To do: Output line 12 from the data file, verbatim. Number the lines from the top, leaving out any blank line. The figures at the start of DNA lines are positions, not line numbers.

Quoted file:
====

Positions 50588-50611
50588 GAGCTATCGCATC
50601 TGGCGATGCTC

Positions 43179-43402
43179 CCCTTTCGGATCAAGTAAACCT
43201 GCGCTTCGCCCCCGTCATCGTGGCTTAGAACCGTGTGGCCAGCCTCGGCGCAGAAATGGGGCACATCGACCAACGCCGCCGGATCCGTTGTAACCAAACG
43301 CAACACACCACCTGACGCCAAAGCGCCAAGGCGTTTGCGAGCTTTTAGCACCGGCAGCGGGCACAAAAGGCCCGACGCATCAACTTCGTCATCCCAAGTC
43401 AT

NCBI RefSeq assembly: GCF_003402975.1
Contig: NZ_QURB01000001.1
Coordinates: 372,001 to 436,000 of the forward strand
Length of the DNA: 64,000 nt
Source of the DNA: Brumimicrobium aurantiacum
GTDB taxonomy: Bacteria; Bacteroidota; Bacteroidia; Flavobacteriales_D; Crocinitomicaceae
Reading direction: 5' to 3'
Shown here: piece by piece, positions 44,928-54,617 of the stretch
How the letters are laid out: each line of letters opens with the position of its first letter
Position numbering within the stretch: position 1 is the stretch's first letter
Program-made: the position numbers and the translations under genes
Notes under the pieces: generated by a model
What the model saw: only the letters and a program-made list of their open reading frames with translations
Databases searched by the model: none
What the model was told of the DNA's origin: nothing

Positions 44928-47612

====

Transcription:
Length of the DNA: 64,000 nt